One advantage of the present invention is that the mandrel may be removed without the need for an expensive silver coating. Furthermore, since the mandrel is not coated or stretched the risk that metallic particles broken off the mandrel will contaminate the catheter lumen is greatly reduced. Yet another advantage of the present invention is that only one end of the mandrel need be exposed, so that the yield is increased.
Another aspect of the invention is to accomplish the gripping and pulling of the mandrel by pushing the exposed end of the mandrel into a nip between two contact wheels and turning the wheels in a counter-rotating direction so as to draw the mandrel through the body.
Yet another aspect of the invention is an apparatus for removing a wire mandrel from a plastic tubular extrusion to form an elongated catheter including a body having a through passage with a diameter greater than that of the wire mandrel but less than that of the plastic extrusion. A drawer grips an exposed portion of the mandrel and pulls the mandrel through the body while the body restrains the motion of the extrusion.
Still another aspect of the invention is that the drawer includes a pair of rotatably mounted rollers spaced to form a nip for grasping the exposed end of the mandrel and separating the mandrel from the tubular extrusion.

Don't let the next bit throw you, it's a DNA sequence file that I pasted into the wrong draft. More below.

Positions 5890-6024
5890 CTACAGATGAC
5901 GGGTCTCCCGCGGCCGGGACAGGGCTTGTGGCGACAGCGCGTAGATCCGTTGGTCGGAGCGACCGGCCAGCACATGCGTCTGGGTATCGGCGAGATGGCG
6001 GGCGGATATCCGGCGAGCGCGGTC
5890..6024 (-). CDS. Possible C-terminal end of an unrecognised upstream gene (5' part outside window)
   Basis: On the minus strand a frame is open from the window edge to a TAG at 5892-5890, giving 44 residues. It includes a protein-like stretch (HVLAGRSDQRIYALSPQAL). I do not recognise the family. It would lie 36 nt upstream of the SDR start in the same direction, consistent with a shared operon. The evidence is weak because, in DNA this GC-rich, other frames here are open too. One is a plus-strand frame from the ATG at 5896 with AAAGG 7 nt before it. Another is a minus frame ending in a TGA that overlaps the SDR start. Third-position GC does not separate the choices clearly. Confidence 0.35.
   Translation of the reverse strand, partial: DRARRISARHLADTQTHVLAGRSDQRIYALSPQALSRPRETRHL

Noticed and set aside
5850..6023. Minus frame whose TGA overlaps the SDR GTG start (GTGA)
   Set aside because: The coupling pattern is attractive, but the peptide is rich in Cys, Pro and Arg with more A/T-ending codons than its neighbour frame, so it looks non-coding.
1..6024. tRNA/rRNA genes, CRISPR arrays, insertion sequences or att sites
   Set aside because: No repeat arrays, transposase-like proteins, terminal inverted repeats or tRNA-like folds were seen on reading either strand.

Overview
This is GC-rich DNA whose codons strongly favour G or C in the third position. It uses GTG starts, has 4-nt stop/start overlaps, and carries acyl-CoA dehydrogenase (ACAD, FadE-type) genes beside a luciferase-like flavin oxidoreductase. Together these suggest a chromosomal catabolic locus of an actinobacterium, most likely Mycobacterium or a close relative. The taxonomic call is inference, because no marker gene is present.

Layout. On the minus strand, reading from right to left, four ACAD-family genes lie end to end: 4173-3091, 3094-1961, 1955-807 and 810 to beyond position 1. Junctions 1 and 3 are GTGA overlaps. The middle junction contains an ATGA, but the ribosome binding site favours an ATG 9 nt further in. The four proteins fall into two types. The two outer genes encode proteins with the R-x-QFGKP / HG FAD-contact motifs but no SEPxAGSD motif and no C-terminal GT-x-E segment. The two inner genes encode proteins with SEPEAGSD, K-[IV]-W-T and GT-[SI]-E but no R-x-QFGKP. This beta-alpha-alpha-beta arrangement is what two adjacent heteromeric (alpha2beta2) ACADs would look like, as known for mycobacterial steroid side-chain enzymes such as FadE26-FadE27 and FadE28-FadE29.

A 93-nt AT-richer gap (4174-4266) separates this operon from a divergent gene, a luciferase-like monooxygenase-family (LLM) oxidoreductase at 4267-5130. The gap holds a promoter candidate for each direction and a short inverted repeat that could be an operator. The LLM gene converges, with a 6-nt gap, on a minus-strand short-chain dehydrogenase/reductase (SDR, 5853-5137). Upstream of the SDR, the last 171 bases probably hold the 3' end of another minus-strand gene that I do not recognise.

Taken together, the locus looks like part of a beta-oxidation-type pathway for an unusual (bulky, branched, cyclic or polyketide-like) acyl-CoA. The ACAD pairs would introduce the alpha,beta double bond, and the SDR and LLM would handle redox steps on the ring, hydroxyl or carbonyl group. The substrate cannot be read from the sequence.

Yet another aspect of the invention is the use of a motor to turn the rollers.
Still another aspect of the invention is that the surface of the drawer which contacts the exposed portion of the mandrel be roughened to improve the drawer's grip on the mandrel.
From the above, it is appreciated that one object of the invention is a new and improved method and apparatus for removing a mandrel from an extruded catheter. This and other objects, features and advantages of the invention will become better understood from a detailed description of the invention when considered in conjunction with the accompanying drawings.
FIG. 1 is a schematic drawing showing different phases of a catheter fabrication procedure;
FIG. 2 is a perspective view of a mandrel separation apparatus; and
FIG. 3 shows one version of a mandrel separation station utilizing the FIG. 2 apparatus.
Turning now to the drawings, FIG. 1 is a schematic depiction of a number of phases practiced in fabricating a tubular extruded catheter. The catheter most typically is a braided catheter so that the extrusion process takes place in two steps: a first extruded layer is formed on a mandrel, a wire braid is wound over the first extruded layer and a second extruded layer is applied to cover the braid. One material suitable for extrusion in the fabrication of a catheter is polyurethane.